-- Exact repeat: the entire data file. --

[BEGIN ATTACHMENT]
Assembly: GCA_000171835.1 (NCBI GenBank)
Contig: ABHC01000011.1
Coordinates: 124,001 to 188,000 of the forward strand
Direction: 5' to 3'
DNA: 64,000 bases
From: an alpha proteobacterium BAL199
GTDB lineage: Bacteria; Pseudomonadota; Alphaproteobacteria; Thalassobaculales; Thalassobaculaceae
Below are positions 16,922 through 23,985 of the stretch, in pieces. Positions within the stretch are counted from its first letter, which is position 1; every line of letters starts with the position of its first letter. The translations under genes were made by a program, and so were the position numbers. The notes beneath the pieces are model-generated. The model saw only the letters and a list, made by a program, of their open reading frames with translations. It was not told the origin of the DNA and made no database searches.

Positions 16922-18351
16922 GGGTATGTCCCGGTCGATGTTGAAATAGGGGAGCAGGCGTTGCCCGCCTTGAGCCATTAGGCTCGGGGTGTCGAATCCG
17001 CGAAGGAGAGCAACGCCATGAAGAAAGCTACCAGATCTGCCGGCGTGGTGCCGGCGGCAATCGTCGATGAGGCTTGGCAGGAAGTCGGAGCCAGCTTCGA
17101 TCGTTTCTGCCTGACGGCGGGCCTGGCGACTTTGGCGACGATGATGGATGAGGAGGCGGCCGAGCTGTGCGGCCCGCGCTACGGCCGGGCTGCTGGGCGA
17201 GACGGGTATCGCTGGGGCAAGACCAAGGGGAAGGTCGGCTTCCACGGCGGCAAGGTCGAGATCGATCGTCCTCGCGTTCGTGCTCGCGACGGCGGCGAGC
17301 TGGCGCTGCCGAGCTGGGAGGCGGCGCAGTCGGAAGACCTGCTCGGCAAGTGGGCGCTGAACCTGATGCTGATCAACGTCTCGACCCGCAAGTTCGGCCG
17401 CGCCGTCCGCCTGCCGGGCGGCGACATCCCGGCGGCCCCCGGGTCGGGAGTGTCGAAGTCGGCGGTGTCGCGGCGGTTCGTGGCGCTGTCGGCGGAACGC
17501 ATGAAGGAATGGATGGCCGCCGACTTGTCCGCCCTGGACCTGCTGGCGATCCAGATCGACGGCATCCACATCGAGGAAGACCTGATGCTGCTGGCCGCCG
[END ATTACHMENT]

Assembly: GCA_000171835.1 (NCBI GenBank)
Contig: ABHC01000011.1
Coordinates: 124,001 to 188,000 of the forward strand
Direction: 5' to 3'
DNA: 64,000 bases
From: an alpha proteobacterium BAL199
GTDB lineage: Bacteria; Pseudomonadota; Alphaproteobacteria; Thalassobaculales; Thalassobaculaceae
Below are positions 16,922 through 23,985 of the stretch, in pieces. Positions within the stretch are counted from its first letter, which is position 1; every line of letters starts with the position of its first letter. The translations under genes were made by a program, and so were the position numbers. The notes beneath the pieces are model-generated. The model saw only the letters and a list, made by a program, of their open reading frames with translations. It was not told the origin of the DNA and made no database searches.

Positions 16922-18351
16922 GGGTATGTCCCGGTCGATGTTGAAATAGGGGAGCAGGCGTTGCCCGCCTTGAGCCATTAGGCTCGGGGTGTCGAATCCG
17001 CGAAGGAGAGCAACGCCATGAAGAAAGCTACCAGATCTGCCGGCGTGGTGCCGGCGGCAATCGTCGATGAGGCTTGGCAGGAAGTCGGAGCCAGCTTCGA
17101 TCGTTTCTGCCTGACGGCGGGCCTGGCGACTTTGGCGACGATGATGGATGAGGAGGCGGCCGAGCTGTGCGGCCCGCGCTACGGCCGGGCTGCTGGGCGA
17201 GACGGGTATCGCTGGGGCAAGACCAAGGGGAAGGTCGGCTTCCACGGCGGCAAGGTCGAGATCGATCGTCCTCGCGTTCGTGCTCGCGACGGCGGCGAGC
17301 TGGCGCTGCCGAGCTGGGAGGCGGCGCAGTCGGAAGACCTGCTCGGCAAGTGGGCGCTGAACCTGATGCTGATCAACGTCTCGACCCGCAAGTTCGGCCG
17401 CGCCGTCCGCCTGCCGGGCGGCGACATCCCGGCGGCCCCCGGGTCGGGAGTGTCGAAGTCGGCGGTGTCGCGGCGGTTCGTGGCGCTGTCGGCGGAACGC
17501 ATGAAGGAATGGATGGCCGCCGACTTGTCCGCCCTGGACCTGCTGGCGATCCAGATCGACGGCATCCACATCGAGGAAGACCTGATGCTGCTGGCCGCCG